Friday, 4 May 2012

Prince of Thorns

Title: Prince of Thorns
Series: The Broken Empire #1
Author: Mark Lawrence
Pages: 373 (paperback)
Published: April 12th 2012
Published by: Harper Voyager

Once a privileged royal child, raised by a loving mother, Jorg Ancrath has become the Prince of Thorns, a charming, immoral boy leading a grim band of outlaws in a series of raids and atrocities. The world is in chaos: violence is rife, nightmares everywhere. Jorg's bleak past has set him beyond fear of any man, living or dead, but there is still one thing that puts a chill in him. Returning to his father's castle Jorg must confront horrors from his childhood and carve himself a future with all hands turned against him.

Prince of Thorns is the first volume in a powerful new epic fantasy trilogy, original, absorbing and challenging. Mark Lawrence’s debut novel tells a tale of blood and treachery, magic and brotherhood and paints a compelling and brutal, sometimes beautiful, picture of an exceptional boy on his journey toward manhood and the throne.

I have been waiting for the book to come out in paperback since it was first published months and months ago. And it's finally here! The start of Prince of Thorns follows Brother Jorg as he and his band of outlaw brothers are just finishing up with the killing of a village. Next comes the raping and pillaging. Not the nicest of openings to a book, made even more disturbing by the fact that Jorg is just thirteen years old. But there is more to him than there seems, and we follow the band as the make their way back to Jorg's home and his father: King Olidan of Ancrath. Jorg sets out to prove his worth to his father, and carnage follows.

I did quite enjoy this book, for all that the main protagonist is 13/14 and killing and the like with barely a second thought. But it's easy to forget how young he is, for while he does have some childish moments his life up until that point - both while he was a Prince and since he took to the road at 10 - have hardened him and made him cynical. Something which I actually found a little bit heart-breaking. And none of it is too graphic. It's more than you know stuff is going on without being made to visualise the blood and guts spilling everywhere. Very much helped by the fight against the skeletons - very little blood or guts to spill there at all!

When it comes to Jorg it does seem a little like there is just this one layer to him - his plan. His plan to be a King by fifteen. And an Emperor by twenty. You do get flashes of something more, but it does seem that this is him overall. And the same is true of the other characters: they're all a little bit one-dimensional. Maybe it's because of the types of people who make up most of the characters. I can't imagine outlaws have much chance to cultivate themselves in anything other than staying alive, but Makin I expected a little more depth from. Katherine is, I think, the exception to this. She is not in it much, but you see the conflict in her very clearly for all that. There's definitely more to come from her, and I'm interested to see what that is and where it goes.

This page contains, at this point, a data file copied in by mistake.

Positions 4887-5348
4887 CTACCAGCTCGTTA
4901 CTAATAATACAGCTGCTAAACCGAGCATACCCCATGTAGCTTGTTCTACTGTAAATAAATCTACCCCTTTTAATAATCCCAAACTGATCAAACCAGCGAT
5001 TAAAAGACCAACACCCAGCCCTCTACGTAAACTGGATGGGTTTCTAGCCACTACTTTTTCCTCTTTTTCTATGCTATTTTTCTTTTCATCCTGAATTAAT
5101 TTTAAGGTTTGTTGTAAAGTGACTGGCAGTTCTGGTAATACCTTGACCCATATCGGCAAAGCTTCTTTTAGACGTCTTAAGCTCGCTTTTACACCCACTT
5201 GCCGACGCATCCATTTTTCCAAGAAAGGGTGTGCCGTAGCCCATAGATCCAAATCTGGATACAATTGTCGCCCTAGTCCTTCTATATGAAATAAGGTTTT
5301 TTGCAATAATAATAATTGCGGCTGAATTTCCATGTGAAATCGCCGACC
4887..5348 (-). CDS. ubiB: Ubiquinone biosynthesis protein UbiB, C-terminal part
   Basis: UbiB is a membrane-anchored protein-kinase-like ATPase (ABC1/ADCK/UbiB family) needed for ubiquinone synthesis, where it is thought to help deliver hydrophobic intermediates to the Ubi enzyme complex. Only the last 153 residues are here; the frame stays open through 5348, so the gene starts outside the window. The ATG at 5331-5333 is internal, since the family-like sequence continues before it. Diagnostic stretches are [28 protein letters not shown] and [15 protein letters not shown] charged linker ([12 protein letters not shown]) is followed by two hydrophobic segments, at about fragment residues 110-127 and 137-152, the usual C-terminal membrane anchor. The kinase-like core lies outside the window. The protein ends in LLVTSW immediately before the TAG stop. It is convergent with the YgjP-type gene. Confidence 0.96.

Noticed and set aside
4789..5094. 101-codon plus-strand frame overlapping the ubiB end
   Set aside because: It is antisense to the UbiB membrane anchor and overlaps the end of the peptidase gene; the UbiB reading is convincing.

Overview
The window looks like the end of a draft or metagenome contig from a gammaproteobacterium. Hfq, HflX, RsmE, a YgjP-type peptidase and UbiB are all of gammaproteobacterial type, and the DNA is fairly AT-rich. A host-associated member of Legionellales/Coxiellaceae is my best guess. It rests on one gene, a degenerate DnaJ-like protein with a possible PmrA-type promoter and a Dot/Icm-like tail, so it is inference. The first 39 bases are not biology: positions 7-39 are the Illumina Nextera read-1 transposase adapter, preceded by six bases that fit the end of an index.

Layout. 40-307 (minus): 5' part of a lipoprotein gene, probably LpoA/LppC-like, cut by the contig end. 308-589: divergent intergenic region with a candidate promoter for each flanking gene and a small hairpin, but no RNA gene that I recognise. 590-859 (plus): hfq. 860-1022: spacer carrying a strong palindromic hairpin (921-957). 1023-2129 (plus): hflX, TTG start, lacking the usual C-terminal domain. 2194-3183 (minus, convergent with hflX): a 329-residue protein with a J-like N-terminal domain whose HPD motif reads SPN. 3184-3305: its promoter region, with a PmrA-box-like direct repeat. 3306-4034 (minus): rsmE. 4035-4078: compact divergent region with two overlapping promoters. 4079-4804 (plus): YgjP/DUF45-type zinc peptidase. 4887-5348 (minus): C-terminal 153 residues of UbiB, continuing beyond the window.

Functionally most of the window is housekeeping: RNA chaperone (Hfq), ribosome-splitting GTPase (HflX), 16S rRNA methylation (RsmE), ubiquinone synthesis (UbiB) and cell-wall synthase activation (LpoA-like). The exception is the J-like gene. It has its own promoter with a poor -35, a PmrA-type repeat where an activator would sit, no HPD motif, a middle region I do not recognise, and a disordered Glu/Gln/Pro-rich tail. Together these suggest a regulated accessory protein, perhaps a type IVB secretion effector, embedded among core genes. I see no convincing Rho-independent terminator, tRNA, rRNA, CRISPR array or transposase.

The story itself is well written and easy to read. Descriptions are well done without being overbearing or overdone. The last hundred pages or so in particular I found whizzed past, but it is a story that strongly reminds me of others. Jorg is clever, and sees things that others don't, kinda like Locke Lamore from The Gentlemen Bastards Sequence by Scott Lynch. Young boys with quick minds, though Locke seems more mischievous than Jorg.

And then there's the world the story is told in which reminds me very much of Terry Brooks' Shannara series, or at least what I have read of them. Our own world gone wrong in the future, with magic and mutations come back, though there has been much more technical regression in PoT, probably because it is set more in the future. There are hints in the references to things of the past which at first confused me: they were ancient history (Aristotle and the like), so was it an alternative history, or set in our future? Roads and buildings are made from 'Builder' materials, what sounds like concrete, and Nietzsche is later referenced putting it into our future. I'm interested what else will be uncovered from our world for Jorg to make use of.

Enjoyable book, and I'm looking forward to continuing the series.

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